You probably witnessed or encountered at least a few car accidents in you life. When my friend was driving me home one snowy night in New York City, we saw 2 car accidents within a few miles on the highway. I started wondering which state in the US has the most car accidents? How does the weather condition contribute to the amount of car accidents? Do we more severe car accidents happen during the day or night? I analyzed the 3 million car accidents data from Kaggle and created an interactive App to provide users with some insight and interesting findings around the car accidents in the US through its various visualization tools. This web app may be useful for a range of different people from day to day drivers to traffic enforcement agencies to even car insurance companies.
I adapted three R file structure for this project – global.R, ui.R, and server.R. I also created a helper.R file to pre-process the huge raw data file (1GB) from Kaggle. helper.R performs data cleaning and processing and records the resulting data into a csv file for the actual project. The global.R takes the csv output file from the helper.R and imports data into a data table and assigns it into a variable for easy access. The global.R also imports all the needed libraries, so they can be used without having to be imported repetitively. The ui.R file is responsible for all the user interface. I chose navbarPage layout to organize this web app. Server.R is the brain of the project where all the calculation and chart formations occur.It also ensures the outputs are rendered properly to be displayed in the UI.
In this section, I will discuss the main features of the app and the logic of the calculations. The app can be divided into 3 main parts: the overview panel, explore panel, and the data panel. The “Overview” panel provides a holistic view of the car accidents nation-wide. As shown in Figure 1, this panel shows a US map with the car accident number aggregated for each of the 49 states (excluding Hawaii and Alaska but including DC). Users can select the year ranges from 2017 to 2019, inclusive and can also choose to view the number based on the count of accidents or accidents per 1000 residents. Car accidents per capita is provided as an option for users to view the car accidents information with respect to the population for each state. The overview also displays the top three states with highest car accidents based on user’s selection.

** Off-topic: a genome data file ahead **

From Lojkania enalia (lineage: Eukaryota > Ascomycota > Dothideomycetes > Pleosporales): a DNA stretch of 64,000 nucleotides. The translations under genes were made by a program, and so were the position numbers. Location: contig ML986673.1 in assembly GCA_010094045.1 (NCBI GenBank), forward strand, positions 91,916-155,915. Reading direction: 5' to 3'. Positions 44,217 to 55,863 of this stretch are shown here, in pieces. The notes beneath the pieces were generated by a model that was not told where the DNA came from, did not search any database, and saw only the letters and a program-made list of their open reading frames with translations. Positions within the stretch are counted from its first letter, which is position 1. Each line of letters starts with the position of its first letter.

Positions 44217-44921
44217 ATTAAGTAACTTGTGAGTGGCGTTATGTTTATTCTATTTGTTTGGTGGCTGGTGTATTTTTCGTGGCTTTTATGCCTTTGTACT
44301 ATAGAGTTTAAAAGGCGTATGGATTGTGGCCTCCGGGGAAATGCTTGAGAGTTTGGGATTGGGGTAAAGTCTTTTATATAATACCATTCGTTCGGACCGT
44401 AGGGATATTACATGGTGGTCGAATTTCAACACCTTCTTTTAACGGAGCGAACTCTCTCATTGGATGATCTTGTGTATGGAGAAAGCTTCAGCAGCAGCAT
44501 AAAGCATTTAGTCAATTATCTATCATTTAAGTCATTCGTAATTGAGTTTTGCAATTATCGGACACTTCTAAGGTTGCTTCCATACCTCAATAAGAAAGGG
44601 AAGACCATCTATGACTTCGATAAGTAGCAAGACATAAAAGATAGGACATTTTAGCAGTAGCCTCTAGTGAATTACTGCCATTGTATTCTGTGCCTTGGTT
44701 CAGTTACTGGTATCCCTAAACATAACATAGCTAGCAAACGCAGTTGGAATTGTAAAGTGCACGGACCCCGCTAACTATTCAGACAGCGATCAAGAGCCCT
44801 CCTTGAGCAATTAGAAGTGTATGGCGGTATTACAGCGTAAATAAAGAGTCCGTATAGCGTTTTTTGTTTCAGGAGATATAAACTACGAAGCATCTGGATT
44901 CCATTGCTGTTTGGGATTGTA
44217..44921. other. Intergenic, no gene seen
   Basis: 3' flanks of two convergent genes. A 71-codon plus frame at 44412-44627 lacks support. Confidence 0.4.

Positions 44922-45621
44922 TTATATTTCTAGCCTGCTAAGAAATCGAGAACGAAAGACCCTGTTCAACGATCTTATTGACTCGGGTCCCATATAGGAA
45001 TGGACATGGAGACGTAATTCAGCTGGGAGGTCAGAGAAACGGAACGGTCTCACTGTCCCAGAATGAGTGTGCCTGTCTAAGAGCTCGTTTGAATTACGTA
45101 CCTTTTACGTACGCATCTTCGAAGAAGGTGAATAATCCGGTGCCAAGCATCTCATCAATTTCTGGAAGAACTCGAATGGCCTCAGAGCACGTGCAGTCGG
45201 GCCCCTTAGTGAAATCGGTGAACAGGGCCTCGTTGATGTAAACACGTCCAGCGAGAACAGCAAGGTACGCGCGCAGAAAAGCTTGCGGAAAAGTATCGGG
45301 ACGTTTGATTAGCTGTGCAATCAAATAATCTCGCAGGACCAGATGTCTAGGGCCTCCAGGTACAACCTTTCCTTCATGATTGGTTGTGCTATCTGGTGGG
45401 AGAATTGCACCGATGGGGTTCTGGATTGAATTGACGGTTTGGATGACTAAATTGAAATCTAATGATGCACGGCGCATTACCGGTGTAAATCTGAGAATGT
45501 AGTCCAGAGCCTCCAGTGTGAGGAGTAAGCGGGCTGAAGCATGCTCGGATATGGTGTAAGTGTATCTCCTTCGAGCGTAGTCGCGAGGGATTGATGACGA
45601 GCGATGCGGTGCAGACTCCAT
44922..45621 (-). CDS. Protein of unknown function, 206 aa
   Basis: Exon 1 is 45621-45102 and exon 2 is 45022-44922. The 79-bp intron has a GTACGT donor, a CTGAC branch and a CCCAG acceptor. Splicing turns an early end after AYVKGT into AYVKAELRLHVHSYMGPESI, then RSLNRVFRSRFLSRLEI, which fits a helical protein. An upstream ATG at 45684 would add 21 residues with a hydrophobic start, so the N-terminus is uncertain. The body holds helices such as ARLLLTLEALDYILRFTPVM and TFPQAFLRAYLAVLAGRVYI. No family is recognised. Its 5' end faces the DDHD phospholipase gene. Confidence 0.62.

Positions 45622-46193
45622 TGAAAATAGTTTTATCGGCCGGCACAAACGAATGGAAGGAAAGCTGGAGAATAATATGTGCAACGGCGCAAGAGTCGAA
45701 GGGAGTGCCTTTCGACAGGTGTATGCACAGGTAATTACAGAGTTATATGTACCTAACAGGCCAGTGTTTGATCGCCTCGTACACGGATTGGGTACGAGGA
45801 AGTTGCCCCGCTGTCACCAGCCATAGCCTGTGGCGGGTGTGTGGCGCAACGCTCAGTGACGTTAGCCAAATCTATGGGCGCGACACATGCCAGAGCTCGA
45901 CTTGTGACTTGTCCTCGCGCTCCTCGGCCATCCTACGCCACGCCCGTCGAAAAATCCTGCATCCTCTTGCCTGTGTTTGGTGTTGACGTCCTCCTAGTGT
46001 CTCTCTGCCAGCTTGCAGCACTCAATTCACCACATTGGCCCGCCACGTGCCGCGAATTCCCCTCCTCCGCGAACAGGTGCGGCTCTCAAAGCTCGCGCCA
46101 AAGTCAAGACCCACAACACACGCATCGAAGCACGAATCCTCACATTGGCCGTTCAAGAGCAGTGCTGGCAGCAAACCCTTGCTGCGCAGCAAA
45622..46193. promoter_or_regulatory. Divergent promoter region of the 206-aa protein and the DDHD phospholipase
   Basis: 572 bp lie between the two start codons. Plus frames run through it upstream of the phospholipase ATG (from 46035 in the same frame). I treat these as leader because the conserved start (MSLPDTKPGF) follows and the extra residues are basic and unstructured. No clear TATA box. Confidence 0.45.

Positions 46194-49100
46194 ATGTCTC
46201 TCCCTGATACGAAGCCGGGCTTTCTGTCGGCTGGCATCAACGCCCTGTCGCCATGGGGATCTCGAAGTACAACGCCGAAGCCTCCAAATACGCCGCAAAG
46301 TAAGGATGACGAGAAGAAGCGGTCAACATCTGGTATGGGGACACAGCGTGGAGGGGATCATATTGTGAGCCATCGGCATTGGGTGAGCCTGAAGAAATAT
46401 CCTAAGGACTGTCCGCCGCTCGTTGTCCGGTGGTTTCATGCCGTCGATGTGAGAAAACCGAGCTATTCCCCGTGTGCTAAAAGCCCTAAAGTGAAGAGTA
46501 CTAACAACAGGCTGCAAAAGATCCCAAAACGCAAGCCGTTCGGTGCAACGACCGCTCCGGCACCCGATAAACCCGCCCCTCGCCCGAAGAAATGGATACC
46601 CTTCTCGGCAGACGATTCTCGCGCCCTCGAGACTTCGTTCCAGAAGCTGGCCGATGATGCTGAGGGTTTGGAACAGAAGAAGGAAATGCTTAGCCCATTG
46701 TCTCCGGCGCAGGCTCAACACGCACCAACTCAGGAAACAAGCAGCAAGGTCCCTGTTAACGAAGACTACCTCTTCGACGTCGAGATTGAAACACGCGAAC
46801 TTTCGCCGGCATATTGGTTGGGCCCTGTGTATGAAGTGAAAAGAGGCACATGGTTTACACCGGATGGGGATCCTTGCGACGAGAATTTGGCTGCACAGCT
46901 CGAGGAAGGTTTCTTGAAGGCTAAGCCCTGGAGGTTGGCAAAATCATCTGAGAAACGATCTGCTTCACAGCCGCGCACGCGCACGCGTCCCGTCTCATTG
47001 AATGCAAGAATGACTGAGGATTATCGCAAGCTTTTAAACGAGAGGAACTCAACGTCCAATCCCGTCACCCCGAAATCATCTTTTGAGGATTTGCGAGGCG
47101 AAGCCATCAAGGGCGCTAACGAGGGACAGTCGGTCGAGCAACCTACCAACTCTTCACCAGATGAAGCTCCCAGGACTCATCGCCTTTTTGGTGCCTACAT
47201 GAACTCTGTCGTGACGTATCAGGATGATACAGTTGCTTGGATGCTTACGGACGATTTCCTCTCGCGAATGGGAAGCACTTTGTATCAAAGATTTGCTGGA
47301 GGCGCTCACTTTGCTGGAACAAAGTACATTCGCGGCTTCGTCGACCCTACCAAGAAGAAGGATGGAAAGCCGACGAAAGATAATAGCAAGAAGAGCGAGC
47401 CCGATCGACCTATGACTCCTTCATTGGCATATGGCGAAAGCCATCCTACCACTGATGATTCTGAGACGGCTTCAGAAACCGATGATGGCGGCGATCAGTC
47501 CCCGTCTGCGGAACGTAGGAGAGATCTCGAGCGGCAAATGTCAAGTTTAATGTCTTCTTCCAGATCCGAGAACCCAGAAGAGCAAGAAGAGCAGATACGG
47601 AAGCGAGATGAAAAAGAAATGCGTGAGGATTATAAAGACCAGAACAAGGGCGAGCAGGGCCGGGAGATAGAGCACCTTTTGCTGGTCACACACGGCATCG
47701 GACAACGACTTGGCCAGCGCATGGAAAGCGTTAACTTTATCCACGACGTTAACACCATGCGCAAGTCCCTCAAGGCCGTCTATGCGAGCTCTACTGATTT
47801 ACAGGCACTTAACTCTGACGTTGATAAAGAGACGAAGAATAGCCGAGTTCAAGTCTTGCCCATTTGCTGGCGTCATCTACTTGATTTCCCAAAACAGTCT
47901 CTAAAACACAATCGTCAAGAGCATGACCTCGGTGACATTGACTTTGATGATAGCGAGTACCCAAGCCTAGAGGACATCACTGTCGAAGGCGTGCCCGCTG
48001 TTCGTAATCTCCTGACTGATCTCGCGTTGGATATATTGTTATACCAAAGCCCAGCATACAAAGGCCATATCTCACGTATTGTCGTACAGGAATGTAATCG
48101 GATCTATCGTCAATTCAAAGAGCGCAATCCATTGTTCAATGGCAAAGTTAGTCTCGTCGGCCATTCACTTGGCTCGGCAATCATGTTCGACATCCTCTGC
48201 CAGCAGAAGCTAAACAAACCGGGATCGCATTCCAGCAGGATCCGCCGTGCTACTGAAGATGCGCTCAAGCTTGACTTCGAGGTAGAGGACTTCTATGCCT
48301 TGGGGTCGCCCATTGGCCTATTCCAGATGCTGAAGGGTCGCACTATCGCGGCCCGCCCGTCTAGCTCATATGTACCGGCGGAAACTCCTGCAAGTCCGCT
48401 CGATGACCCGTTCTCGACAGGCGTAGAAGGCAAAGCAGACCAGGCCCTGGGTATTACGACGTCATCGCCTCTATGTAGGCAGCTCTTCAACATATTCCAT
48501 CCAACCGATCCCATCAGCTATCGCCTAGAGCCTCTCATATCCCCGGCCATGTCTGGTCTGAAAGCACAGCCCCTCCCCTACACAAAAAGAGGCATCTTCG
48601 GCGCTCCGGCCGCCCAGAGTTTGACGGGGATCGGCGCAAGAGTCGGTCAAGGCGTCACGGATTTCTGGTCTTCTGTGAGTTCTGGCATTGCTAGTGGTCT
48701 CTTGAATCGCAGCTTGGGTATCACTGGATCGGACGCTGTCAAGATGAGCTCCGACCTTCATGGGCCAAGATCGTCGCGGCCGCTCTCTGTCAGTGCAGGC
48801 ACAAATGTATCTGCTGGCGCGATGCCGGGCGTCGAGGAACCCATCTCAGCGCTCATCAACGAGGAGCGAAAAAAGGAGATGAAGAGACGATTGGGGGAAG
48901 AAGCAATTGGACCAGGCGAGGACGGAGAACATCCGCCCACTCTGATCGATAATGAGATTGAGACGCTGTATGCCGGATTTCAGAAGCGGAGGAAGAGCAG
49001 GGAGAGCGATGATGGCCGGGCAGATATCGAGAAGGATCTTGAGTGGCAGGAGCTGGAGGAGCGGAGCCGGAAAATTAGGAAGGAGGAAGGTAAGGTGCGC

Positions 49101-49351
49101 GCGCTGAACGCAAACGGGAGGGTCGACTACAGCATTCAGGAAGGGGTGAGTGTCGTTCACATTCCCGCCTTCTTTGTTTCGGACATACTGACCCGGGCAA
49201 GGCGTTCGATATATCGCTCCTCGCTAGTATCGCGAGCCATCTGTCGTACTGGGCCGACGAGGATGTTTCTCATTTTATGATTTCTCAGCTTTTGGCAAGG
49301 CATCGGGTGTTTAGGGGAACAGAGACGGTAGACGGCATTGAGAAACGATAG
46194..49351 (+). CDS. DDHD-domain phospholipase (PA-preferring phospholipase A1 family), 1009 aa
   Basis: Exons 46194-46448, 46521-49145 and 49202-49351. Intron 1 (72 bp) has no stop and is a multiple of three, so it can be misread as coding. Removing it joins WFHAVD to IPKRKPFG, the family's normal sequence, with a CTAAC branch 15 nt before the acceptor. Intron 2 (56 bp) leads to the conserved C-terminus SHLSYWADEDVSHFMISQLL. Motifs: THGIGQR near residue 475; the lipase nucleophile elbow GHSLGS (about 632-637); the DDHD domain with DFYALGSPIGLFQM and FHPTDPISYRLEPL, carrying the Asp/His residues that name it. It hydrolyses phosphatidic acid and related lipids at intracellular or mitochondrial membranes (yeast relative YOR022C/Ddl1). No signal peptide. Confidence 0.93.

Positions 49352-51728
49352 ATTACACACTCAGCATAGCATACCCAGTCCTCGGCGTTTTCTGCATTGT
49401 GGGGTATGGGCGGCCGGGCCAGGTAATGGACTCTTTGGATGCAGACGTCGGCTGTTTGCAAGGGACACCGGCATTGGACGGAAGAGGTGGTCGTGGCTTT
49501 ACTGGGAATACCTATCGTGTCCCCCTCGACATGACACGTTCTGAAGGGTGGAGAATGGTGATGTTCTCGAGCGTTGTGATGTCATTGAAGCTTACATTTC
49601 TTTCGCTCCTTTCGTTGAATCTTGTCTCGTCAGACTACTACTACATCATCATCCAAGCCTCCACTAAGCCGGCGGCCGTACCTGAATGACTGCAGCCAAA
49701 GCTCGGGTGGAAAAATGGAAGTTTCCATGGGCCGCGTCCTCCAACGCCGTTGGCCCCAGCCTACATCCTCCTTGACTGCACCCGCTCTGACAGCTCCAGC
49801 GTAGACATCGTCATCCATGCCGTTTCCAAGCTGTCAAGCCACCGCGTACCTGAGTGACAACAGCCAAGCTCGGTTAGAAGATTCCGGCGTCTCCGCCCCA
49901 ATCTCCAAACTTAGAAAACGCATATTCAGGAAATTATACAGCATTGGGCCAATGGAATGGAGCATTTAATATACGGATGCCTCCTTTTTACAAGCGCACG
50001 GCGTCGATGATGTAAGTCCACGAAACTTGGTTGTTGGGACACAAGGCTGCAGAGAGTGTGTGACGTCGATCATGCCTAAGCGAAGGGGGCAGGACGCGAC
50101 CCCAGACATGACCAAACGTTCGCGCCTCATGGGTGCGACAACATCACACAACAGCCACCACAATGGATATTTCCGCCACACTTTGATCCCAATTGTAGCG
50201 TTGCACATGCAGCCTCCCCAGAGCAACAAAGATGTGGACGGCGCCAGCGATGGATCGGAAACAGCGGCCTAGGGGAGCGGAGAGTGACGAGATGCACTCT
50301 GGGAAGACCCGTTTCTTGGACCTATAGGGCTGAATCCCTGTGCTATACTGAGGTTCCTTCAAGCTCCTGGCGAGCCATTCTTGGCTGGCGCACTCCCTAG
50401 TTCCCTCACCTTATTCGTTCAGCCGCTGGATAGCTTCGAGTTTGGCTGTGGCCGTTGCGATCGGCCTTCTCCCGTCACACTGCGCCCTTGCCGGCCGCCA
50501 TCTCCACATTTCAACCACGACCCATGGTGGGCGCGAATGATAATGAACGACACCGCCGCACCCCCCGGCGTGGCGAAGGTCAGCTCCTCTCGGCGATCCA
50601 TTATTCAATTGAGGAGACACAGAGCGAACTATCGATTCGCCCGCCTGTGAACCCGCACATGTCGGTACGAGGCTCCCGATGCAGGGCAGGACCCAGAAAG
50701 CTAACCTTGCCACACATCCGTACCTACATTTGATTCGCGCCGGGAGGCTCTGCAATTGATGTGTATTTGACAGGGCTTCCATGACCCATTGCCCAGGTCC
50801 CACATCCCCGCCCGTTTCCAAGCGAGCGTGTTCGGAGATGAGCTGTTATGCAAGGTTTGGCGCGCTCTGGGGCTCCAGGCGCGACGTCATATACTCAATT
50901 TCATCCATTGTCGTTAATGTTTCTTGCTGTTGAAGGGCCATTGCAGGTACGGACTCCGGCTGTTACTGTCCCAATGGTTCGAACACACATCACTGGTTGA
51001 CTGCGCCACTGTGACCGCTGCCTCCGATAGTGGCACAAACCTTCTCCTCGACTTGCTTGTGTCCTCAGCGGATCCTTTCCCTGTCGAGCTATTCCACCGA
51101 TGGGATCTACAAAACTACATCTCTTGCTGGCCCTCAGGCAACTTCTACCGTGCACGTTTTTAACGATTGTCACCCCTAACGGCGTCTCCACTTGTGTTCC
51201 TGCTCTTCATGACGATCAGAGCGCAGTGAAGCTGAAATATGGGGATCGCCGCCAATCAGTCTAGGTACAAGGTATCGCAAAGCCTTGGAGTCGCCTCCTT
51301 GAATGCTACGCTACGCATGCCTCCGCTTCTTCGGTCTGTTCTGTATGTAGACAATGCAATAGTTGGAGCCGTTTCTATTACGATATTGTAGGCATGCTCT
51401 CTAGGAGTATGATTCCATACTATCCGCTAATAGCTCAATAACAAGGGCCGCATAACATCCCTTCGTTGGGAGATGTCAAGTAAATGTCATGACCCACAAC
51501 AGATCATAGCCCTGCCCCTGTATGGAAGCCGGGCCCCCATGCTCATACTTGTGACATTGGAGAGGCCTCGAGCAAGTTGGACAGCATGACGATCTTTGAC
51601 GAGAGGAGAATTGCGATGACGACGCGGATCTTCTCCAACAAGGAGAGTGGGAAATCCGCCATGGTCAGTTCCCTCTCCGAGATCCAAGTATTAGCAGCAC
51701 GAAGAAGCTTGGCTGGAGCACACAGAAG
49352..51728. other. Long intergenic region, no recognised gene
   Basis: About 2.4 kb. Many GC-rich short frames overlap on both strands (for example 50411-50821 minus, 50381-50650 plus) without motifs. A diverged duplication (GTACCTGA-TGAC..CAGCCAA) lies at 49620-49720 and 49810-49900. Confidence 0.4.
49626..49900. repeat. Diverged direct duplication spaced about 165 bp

Figure 1: Car accidents counts and counts per capita for each of the contingent US states.
The “Explore” panel allows user to dive into a specific state for additional details. For the most part, this panel allows users to slice the data by State, Date Range, and Severity Level. It also offers various visualizations based on user selection, one of which is the leaflet map view (see figure 2 below). The map allows users to zoom into more granular level such as county, city, highway, streets to see where the car accidents occur for the specified state, date range and severity level. The Top 3 counties output will also update accordingly, based on user selection.
Figure 2: Car accidents map in New York City from 12/1/2019 to 12/31/2019.
Other tabs include summary, variables, trends, and interesting findings. The summary displays a bar chart that shows monthly average car accident counts for the selected state and severity. It’s worth noting that the monthly average chart does not take in the Date Range choice but rather calculates the monthly average based on all the available data. For example, the January average for car accident counts in NY is the mean of car accident counts in Jan 2017, in Jan 2018, and in Jan 2019. The second bar chart shows similar information but divides each bar by Day and Night, enabling a user to see the correlations of that factor with accidents.. The variable shows the heatmap and histogram for user’s choices of weather variables. User can discover the weather condition where car accident happens most frequently and may uncover some interesting underlying relationships between the weather conditions and car accidents.